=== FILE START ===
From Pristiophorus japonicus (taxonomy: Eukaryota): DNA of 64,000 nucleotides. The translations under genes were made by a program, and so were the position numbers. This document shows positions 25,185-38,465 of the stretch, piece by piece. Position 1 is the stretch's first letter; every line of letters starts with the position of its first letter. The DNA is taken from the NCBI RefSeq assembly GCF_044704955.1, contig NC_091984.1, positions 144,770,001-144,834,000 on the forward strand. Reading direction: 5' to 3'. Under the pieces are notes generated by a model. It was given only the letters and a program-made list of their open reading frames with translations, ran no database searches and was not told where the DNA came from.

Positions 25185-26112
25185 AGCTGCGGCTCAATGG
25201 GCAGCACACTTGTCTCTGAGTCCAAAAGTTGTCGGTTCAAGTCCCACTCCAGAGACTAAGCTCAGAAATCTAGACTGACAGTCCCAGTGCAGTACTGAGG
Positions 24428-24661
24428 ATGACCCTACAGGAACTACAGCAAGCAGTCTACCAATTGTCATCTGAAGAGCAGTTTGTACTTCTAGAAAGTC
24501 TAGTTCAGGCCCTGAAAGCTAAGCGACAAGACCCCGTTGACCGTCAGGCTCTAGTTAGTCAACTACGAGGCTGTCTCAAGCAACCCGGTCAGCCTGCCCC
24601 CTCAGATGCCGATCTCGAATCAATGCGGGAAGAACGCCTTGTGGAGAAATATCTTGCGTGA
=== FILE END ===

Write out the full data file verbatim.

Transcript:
From Pristiophorus japonicus (taxonomy: Eukaryota): DNA of 64,000 nucleotides. The translations under genes were made by a program, and so were the position numbers. This document shows positions 25,185-38,465 of the stretch, piece by piece. Position 1 is the stretch's first letter; every line of letters starts with the position of its first letter. The DNA is taken from the NCBI RefSeq assembly GCF_044704955.1, contig NC_091984.1, positions 144,770,001-144,834,000 on the forward strand. Reading direction: 5' to 3'. Under the pieces are notes generated by a model. It was given only the letters and a program-made list of their open reading frames with translations, ran no database searches and was not told where the DNA came from.

Positions 25185-26112
25185 AGCTGCGGCTCAATGG
25201 GCAGCACACTTGTCTCTGAGTCCAAAAGTTGTCGGTTCAAGTCCCACTCCAGAGACTAAGCTCAGAAATCTAGACTGACAGTCCCAGTGCAGTACTGAGG
Positions 24428-24661
24428 ATGACCCTACAGGAACTACAGCAAGCAGTCTACCAATTGTCATCTGAAGAGCAGTTTGTACTTCTAGAAAGTC
24501 TAGTTCAGGCCCTGAAAGCTAAGCGACAAGACCCCGTTGACCGTCAGGCTCTAGTTAGTCAACTACGAGGCTGTCTCAAGCAACCCGGTCAGCCTGCCCC
24601 CTCAGATGCCGATCTCGAATCAATGCGGGAAGAACGCCTTGTGGAGAAATATCTTGCGTGA